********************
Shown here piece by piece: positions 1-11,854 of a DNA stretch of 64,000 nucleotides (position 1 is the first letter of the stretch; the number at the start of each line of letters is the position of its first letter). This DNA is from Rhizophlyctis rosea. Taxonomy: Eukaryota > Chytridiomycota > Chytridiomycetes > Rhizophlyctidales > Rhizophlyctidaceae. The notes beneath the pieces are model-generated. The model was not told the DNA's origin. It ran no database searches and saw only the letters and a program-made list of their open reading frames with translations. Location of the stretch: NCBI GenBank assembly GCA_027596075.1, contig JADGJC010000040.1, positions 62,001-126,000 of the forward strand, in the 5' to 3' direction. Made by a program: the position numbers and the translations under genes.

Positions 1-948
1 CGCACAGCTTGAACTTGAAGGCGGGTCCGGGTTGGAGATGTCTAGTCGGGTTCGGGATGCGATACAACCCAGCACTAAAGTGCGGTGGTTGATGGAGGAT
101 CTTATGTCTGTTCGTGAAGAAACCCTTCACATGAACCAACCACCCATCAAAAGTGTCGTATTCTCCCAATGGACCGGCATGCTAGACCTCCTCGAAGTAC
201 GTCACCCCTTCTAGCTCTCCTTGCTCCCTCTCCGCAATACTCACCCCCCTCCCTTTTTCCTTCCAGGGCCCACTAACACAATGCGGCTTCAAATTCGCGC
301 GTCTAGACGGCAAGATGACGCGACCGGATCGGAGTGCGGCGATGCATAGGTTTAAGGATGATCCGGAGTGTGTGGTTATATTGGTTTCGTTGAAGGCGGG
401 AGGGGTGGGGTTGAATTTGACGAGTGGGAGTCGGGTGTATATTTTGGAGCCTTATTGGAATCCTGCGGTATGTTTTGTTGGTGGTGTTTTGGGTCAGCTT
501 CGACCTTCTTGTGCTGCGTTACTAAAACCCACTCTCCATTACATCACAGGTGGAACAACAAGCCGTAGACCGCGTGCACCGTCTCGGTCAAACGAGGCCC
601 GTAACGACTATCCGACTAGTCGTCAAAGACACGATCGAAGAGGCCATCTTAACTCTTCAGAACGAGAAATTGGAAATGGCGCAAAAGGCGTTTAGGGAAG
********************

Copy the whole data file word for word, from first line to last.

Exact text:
Shown here piece by piece: positions 1-11,854 of a DNA stretch of 64,000 nucleotides (position 1 is the first letter of the stretch; the number at the start of each line of letters is the position of its first letter). This DNA is from Rhizophlyctis rosea. Taxonomy: Eukaryota > Chytridiomycota > Chytridiomycetes > Rhizophlyctidales > Rhizophlyctidaceae. The notes beneath the pieces are model-generated. The model was not told the DNA's origin. It ran no database searches and saw only the letters and a program-made list of their open reading frames with translations. Location of the stretch: NCBI GenBank assembly GCA_027596075.1, contig JADGJC010000040.1, positions 62,001-126,000 of the forward strand, in the 5' to 3' direction. Made by a program: the position numbers and the translations under genes.

Positions 1-948
1 CGCACAGCTTGAACTTGAAGGCGGGTCCGGGTTGGAGATGTCTAGTCGGGTTCGGGATGCGATACAACCCAGCACTAAAGTGCGGTGGTTGATGGAGGAT
101 CTTATGTCTGTTCGTGAAGAAACCCTTCACATGAACCAACCACCCATCAAAAGTGTCGTATTCTCCCAATGGACCGGCATGCTAGACCTCCTCGAAGTAC
201 GTCACCCCTTCTAGCTCTCCTTGCTCCCTCTCCGCAATACTCACCCCCCTCCCTTTTTCCTTCCAGGGCCCACTAACACAATGCGGCTTCAAATTCGCGC
301 GTCTAGACGGCAAGATGACGCGACCGGATCGGAGTGCGGCGATGCATAGGTTTAAGGATGATCCGGAGTGTGTGGTTATATTGGTTTCGTTGAAGGCGGG
401 AGGGGTGGGGTTGAATTTGACGAGTGGGAGTCGGGTGTATATTTTGGAGCCTTATTGGAATCCTGCGGTATGTTTTGTTGGTGGTGTTTTGGGTCAGCTT
501 CGACCTTCTTGTGCTGCGTTACTAAAACCCACTCTCCATTACATCACAGGTGGAACAACAAGCCGTAGACCGCGTGCACCGTCTCGGTCAAACGAGGCCC
601 GTAACGACTATCCGACTAGTCGTCAAAGACACGATCGAAGAGGCCATCTTAACTCTTCAGAACGAGAAATTGGAAATGGCGCAAAAGGCGTTTAGGGAAG